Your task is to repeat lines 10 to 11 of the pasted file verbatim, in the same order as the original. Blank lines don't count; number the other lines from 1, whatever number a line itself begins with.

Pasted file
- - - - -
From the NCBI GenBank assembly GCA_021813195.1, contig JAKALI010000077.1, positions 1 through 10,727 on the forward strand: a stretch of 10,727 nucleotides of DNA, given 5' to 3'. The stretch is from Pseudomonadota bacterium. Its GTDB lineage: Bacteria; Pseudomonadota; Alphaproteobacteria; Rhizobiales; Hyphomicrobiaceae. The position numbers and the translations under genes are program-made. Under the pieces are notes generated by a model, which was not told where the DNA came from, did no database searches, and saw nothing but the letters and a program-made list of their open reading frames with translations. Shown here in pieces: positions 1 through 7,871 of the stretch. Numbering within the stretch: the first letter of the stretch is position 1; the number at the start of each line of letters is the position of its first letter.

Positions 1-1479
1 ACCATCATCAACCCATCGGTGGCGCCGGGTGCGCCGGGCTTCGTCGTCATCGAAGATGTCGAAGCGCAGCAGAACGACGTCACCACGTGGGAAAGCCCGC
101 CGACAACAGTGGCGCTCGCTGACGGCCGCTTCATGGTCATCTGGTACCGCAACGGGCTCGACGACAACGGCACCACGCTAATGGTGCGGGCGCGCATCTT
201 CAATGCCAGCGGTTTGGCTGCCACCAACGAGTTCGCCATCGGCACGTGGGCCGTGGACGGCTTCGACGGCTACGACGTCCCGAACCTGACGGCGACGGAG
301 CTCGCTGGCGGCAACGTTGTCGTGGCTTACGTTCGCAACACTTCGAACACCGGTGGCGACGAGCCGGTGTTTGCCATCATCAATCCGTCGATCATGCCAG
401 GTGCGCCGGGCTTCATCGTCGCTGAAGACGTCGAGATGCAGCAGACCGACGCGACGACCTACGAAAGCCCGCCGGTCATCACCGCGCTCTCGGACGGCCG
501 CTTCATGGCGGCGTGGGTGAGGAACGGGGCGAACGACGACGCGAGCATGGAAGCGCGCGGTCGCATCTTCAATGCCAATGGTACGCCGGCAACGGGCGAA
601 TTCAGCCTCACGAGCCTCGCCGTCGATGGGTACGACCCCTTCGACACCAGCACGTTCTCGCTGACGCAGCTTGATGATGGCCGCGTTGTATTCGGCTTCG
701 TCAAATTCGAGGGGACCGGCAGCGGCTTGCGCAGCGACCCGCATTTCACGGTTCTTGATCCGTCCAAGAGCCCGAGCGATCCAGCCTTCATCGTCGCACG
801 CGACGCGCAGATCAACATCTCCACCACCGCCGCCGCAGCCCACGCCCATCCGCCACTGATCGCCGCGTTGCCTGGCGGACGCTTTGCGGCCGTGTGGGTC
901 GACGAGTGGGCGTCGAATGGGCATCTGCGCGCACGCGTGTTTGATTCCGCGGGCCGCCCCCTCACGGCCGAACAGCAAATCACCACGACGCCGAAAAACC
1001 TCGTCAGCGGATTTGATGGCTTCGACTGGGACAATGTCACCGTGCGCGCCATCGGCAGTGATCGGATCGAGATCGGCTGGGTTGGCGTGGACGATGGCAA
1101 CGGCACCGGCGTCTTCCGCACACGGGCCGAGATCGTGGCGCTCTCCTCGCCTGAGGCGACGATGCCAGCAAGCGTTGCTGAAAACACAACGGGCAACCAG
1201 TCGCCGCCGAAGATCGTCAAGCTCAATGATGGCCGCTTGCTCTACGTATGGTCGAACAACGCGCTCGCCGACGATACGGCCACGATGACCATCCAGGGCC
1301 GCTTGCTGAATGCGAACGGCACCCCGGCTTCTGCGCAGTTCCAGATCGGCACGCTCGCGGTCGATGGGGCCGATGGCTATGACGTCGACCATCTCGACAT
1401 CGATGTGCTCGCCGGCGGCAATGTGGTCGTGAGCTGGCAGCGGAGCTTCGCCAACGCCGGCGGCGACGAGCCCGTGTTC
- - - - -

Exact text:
701 TCAAATTCGAGGGGACCGGCAGCGGCTTGCGCAGCGACCCGCATTTCACGGTTCTTGATCCGTCCAAGAGCCCGAGCGATCCAGCCTTCATCGTCGCACG
801 CGACGCGCAGATCAACATCTCCACCACCGCCGCCGCAGCCCACGCCCATCCGCCACTGATCGCCGCGTTGCCTGGCGGACGCTTTGCGGCCGTGTGGGTC